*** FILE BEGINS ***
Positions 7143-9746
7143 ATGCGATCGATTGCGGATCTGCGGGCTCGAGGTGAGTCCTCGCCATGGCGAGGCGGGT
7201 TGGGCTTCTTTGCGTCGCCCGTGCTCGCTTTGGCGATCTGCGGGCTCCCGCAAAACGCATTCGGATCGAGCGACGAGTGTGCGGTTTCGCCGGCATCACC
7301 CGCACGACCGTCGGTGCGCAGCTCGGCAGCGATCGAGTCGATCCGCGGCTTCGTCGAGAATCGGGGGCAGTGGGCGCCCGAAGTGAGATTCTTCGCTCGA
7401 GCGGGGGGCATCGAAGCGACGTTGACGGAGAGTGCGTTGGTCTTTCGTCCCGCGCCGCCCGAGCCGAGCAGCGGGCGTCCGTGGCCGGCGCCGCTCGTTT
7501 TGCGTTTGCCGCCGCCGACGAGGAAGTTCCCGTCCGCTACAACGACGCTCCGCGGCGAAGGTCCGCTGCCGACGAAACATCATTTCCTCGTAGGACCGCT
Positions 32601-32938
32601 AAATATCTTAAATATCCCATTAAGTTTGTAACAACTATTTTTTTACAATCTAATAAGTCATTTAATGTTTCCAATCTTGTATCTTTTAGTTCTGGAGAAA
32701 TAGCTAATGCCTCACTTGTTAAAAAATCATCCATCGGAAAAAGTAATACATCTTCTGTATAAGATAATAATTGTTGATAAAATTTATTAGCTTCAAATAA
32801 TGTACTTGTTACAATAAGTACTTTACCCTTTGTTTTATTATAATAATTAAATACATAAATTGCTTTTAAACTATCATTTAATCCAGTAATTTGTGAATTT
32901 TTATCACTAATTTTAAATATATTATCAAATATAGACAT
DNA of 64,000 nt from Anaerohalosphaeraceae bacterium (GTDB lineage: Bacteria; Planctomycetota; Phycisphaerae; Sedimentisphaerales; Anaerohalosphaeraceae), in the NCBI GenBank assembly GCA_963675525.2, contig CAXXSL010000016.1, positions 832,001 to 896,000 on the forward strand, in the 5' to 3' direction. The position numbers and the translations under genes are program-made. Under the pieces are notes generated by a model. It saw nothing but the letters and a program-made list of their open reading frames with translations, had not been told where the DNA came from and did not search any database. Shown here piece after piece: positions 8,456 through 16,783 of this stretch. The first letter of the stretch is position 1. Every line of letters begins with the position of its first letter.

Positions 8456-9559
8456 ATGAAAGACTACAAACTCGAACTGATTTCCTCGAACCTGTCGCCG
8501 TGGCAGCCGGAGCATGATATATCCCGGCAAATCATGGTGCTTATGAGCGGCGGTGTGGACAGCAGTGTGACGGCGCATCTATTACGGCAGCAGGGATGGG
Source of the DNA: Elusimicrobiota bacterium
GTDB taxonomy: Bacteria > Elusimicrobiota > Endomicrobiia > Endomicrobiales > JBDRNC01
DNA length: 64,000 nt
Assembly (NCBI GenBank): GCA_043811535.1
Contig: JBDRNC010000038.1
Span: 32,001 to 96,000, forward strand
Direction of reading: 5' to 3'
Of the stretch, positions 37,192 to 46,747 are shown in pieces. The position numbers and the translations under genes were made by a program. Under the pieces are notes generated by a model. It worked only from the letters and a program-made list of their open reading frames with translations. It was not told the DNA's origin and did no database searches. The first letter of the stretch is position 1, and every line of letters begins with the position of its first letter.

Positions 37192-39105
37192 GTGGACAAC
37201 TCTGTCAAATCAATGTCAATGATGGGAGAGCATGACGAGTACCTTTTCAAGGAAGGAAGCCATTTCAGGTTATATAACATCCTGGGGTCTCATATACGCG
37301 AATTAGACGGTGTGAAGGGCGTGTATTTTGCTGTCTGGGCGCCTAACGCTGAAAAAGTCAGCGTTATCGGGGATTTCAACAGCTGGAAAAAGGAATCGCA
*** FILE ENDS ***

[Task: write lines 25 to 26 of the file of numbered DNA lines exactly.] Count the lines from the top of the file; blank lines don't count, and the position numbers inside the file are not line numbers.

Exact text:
37192 GTGGACAAC
37201 TCTGTCAAATCAATGTCAATGATGGGAGAGCATGACGAGTACCTTTTCAAGGAAGGAAGCCATTTCAGGTTATATAACATCCTGGGGTCTCATATACGCG